A Newly Elected Democratic Socialist On How to Win in Trump Country

Ross Grooters explains how he won a city council seat as an open socialist in Pleasant Hill, Iowa—which last year went for Donald Trump over Hillary Clinton.

Isaiah J. Poole, People's Action

Ross Grooters won his election to the Pleasant Hill City Council in Iowa this year.

I’d like to think of myself as ordi­nary,” says Ross Groot­ers as he describes his life in Pleas­ant Hill, Iowa, an east­ern sub­urb of Des Moines. But then he cor­rects him­self. Most people’s pas­sions or enjoy­ment are not going out and doing activist things, so that’s where I’m not an ordi­nary Joe.”

“If we talk to people on issues in a universal way, we are going to get their vote.”

Indeed, it has been a long, strange trip for Groot­ers. After grow­ing up as an Air Force brat” in a con­ser­v­a­tive Cal­i­for­nia fam­i­ly in the 1980s, this Novem­ber, Groot­ers was elect­ed to the Pleas­ant Hill City Coun­cil as a card-car­ry­ing mem­ber of the Demo­c­ra­t­ic Social­ists of Amer­i­ca, hav­ing run on an open­ly left-wing platform.

Groot­ers’ vic­to­ry this year came in a town that in 2016 vot­ed for Don­ald Trump over Hillary Clin­ton by a five-point mar­gin, show­ing that even in a Repub­li­can-lean­ing area, social­ists can win elections. 

Groot­ers, whose day job is a loco­mo­tive engi­neer for Union Pacif­ic Rail­road, is active in Iowa Cit­i­zens for Com­mu­ni­ty Improve­ment, a Peo­ple’s Action mem­ber orga­ni­za­tion (the present author is a mem­ber of People’s Action com­mu­ni­ca­tion staff). The Iowa CCI Action Fund endorsed Groot­ers, and trum­pets his win as a major vic­to­ry for the organization.

Ross was one of the first move­ment can­di­dates that we recruit­ed and trained, and that our new Iowa CCI PAC endorsed and worked to get elect­ed,” read a post-elec­tion state­ment from Iowa CCA Action. His suc­cess, the orga­ni­za­tion said, was pow­ered by vol­un­teers knock­ing over 4,000 doors and hav­ing over 1,500 con­ver­sa­tions — not by buy­ing ads and court­ing big-mon­ey donors.”

Groot­ers moved to Pleas­ant Hill 12 years ago, where he now lives with his wife and daugh­ter, and joined Iowa CCI a few years lat­er. I real­ized polit­i­cal­ly mind­ing my own busi­ness and hav­ing polit­i­cal apa­thy was not going to make my life bet­ter,” he says.

His city coun­cil cam­paign reflect­ed many of the issues that he says ani­mate him per­son­al­ly: the strug­gles work­ing-class fam­i­lies like his own face with stag­nant wages and ris­ing health care costs, the anti-immi­grant fer­vor divid­ing his com­mu­ni­ty and a clean water bat­tle that is pit­ting Iowa fam­i­lies against pow­er­ful cor­po­rate agri­cul­tur­al interests.

Groot­ers ran on a pledge to fight for a high­er min­i­mum wage in the face of a state ordi­nance that pro­hibits coun­ties and munic­i­pal­i­ties from rais­ing their min­i­mum wage above Iowa’s state-wide min­i­mum of $7.25 an hour. He also promised to bat­tle cor­po­rate agribusi­ness­es as they try to weak­en reg­u­la­tions designed to stem the seep­age of fer­til­iz­er and ani­mal waste into streams and ground­wa­ter, as well as to spon­sor a res­o­lu­tion des­ig­nat­ing Pleas­ant Hill a wel­com­ing com­mu­ni­ty.” Dur­ing the cam­paign, he spoke out against the Trump administration’s attempts to com­pel local law enforce­ment to help round up and deport undoc­u­ment­ed immigrants.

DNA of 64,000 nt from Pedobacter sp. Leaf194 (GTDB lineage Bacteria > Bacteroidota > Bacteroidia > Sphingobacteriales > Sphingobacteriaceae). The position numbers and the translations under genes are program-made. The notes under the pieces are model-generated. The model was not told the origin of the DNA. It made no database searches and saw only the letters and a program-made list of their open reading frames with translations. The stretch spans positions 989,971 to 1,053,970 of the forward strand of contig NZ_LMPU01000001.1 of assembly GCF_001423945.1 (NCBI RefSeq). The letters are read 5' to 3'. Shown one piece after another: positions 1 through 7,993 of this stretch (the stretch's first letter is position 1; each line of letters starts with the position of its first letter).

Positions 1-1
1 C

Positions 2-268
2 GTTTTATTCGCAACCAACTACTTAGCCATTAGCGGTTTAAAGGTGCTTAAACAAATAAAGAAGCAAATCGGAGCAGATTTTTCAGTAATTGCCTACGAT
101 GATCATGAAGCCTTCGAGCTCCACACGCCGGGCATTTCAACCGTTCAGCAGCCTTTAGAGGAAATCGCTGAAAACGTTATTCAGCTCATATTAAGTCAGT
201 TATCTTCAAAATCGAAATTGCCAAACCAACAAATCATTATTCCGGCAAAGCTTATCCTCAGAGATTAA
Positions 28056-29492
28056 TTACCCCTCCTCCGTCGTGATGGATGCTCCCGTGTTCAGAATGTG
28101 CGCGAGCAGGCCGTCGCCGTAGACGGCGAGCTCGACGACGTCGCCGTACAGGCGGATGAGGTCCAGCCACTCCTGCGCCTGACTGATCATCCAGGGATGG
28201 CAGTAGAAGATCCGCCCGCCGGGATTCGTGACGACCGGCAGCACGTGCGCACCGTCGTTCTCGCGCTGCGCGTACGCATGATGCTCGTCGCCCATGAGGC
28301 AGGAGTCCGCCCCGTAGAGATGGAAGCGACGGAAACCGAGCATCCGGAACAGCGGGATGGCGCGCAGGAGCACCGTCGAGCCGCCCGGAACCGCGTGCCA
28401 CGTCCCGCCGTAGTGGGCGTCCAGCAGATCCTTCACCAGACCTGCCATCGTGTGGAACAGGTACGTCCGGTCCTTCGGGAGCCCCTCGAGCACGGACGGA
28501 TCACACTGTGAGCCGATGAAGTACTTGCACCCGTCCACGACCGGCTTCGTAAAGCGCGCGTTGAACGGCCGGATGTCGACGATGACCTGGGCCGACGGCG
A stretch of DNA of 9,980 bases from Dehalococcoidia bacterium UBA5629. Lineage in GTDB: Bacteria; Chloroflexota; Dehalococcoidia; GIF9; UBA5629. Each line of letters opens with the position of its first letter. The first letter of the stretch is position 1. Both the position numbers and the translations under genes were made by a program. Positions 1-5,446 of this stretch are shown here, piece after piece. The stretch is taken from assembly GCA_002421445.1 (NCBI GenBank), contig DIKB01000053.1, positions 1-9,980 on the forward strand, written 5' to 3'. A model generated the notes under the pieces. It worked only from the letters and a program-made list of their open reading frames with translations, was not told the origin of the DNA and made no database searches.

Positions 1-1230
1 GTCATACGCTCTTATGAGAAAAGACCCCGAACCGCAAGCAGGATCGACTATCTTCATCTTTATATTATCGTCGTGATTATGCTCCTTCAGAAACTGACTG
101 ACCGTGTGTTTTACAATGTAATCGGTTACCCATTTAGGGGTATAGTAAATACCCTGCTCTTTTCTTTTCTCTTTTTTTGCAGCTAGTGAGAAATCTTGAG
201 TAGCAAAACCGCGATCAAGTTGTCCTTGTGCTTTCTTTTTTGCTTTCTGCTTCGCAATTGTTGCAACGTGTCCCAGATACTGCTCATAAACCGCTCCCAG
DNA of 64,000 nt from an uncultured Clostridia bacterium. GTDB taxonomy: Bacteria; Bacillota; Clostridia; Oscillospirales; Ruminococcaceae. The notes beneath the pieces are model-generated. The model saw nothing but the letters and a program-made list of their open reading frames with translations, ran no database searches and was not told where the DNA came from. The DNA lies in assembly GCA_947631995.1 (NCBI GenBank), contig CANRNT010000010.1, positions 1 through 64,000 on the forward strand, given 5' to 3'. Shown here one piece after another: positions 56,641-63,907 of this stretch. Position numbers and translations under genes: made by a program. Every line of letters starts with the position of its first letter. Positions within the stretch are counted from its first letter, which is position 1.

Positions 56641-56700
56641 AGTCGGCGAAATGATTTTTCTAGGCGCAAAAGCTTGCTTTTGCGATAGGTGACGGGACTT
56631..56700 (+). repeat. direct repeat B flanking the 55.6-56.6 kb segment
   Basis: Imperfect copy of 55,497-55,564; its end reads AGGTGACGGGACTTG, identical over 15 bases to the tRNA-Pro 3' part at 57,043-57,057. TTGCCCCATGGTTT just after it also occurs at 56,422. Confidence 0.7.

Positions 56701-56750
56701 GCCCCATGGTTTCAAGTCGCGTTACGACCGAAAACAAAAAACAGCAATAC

Groot­ers is care­ful to steer peo­ple away from the idea that just because he won a local elec­tion in Trump coun­try, he has mas­tered the art of get­ting Trump vot­ers to elect an unabashed social­ist. The turnout in the Novem­ber 2017 elec­tion, he notes, was a frac­tion of the turnout in the pres­i­den­tial elec­tion a year ear­li­er. Nonethe­less, he believes his suc­cess offers lessons for oth­er pro­gres­sive and left can­di­dates who find them­selves in seem­ing­ly unfriend­ly polit­i­cal terrain.

Whether you are on the left or the right of the polit­i­cal spec­trum, every­body is fac­ing the same eco­nom­ic hard­ships,” Groot­ers says. He calls it the specter of what hap­pens if’’” — the fear of being one pay­check away from finan­cial dis­as­ter because of a med­ical emer­gency, a lay­off or some oth­er sud­den expense. To address these fears, Groot­ers says his cam­paign focused on talk­ing to vot­ers about what has to change so that they can thrive rather than being left out of a pros­per­i­ty being enjoyed by only a small group of the wealthy and well-connected.

While Groot­ers believes in con­nect­ing the strug­gles of white work­ing-class peo­ple to the plight of com­mu­ni­ties of col­or and oth­er mar­gin­al­ized groups, when our mes­sage is around iden­ti­ty pol­i­tics, it is not a win­ning mes­sage.” What works bet­ter, he explains, is con­nect­ing with vot­ers around shared val­ues and needs.

If we’re means-test­ing what we’re sell­ing to vot­ers, we’re already exclud­ing a lot of peo­ple who should be vot­ing for us,” Groot­ers says. The best social pro­grams we have are ones that are uni­ver­sal,” he explains, as opposed to pro­grams like the Afford­able Care Act, which, though it helped many peo­ple gain health­care cov­er­age, was struc­tured in a way that kept mil­lions of oth­ers from ben­e­fit­ing. If we talk to peo­ple on issues in a uni­ver­sal way, we are going to get their vote,” he says.

Grooter’s bot­tom-line advice for pro­gres­sive and left can­di­dates run­ning on a bold peo­ple-cen­tered plat­form in tra­di­tion­al­ly Repub­li­can dis­tricts? I would say don’t be afraid to run as what you are and what you believe in. Find a way to con­nect those issues to what every­body in the com­mu­ni­ty is feel­ing, and I think you will do just fine.”

Isa­iah J. Poole is a mem­ber of People’s Action com­mu­ni­ca­tion staff
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